Consumers could save up to £2 billion if the government agrees to rethink plans for green energy subsidies, Britain’s biggest power station has claimed.
Drax, operator of the eponymous plant in North Yorkshire, said the savings would accrue over 15 years if the government were to allow biomass fuel, or wood pellets, to qualify for the same subsidies as wind and solar technology.
To support renewable electricity generation, the government offers subsidies to companies, which consumers then pay for through their bills. Three auctions for new renewable energy contracts are planned, but all are focused on offshore wind power.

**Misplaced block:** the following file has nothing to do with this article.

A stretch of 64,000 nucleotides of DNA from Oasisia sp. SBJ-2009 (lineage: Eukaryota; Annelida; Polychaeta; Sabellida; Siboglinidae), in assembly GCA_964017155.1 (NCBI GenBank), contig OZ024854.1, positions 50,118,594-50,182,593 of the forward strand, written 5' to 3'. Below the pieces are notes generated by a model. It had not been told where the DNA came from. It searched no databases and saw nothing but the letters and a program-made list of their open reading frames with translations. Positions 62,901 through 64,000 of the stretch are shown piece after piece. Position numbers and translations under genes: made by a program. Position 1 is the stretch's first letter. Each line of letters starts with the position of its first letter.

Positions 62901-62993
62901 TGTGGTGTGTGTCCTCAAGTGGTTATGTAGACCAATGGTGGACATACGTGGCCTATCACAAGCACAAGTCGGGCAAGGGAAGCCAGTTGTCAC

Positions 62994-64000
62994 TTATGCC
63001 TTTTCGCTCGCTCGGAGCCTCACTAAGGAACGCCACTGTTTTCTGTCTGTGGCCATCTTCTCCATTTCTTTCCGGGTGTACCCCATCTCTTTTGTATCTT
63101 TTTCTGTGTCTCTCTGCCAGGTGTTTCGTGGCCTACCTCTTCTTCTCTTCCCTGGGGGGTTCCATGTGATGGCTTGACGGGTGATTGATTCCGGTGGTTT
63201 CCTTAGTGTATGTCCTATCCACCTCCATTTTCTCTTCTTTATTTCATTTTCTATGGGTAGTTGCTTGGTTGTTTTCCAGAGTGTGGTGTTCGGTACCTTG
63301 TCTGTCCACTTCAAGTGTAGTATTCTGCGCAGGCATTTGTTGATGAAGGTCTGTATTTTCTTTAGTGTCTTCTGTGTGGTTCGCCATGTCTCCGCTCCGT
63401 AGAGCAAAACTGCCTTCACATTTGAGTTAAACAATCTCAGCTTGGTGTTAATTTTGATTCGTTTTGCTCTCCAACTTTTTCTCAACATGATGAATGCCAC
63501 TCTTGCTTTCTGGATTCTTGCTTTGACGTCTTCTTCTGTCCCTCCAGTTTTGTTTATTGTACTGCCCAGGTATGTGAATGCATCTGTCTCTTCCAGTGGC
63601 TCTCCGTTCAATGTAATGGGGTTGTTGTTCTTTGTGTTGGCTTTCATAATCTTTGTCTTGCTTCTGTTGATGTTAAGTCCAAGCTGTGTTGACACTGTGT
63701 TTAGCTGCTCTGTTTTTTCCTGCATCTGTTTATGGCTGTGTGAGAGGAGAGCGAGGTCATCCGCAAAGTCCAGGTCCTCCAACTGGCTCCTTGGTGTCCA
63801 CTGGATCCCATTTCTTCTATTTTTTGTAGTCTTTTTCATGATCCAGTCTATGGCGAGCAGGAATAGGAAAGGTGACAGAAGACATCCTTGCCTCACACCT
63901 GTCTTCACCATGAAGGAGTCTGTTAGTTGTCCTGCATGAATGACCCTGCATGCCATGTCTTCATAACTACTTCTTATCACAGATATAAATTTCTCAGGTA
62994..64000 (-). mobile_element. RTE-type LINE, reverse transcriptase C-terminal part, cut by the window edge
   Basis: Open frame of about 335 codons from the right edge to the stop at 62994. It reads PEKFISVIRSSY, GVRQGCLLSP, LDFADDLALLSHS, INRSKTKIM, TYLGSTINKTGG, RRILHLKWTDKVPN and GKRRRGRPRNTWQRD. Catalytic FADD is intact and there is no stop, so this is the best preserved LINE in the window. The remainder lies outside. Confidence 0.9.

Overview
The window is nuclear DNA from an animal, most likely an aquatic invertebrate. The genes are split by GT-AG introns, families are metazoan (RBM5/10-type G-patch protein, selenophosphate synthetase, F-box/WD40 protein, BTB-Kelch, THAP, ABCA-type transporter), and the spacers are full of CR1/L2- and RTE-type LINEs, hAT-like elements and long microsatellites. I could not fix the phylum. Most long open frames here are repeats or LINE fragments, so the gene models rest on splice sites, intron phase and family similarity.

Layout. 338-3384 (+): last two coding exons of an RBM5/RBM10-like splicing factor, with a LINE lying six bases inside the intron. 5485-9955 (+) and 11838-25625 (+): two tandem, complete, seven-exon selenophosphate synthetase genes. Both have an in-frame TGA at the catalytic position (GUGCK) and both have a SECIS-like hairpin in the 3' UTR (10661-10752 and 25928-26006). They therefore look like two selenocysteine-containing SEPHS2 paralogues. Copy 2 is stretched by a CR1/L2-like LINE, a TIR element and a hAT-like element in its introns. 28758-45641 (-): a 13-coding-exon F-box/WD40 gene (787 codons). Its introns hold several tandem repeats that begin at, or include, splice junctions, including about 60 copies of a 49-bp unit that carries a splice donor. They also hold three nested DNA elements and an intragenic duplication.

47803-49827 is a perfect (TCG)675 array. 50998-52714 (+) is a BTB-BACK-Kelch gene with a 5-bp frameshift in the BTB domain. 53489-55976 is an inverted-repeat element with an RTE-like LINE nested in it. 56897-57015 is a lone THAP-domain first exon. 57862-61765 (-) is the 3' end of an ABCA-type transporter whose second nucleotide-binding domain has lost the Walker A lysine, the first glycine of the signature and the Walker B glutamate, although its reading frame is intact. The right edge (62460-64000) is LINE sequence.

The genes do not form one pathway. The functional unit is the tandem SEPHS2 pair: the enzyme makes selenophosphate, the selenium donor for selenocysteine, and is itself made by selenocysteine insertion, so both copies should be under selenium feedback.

According to research by NERA Economic Consulting and Imperial College London, commissioned by Drax, there are hidden costs associated with wind and solar power, such as the need to secure back-up power generation. It found that offshore wind would require a contract of £127 per megawatt-hour, solar £96 and biomass £84.
Dorothy Thompson, chief executive of Drax, said: “Opening up energy auctions to include other renewables could save consumers £2 billion and, with more biomass in the mix, energy security is also boosted.”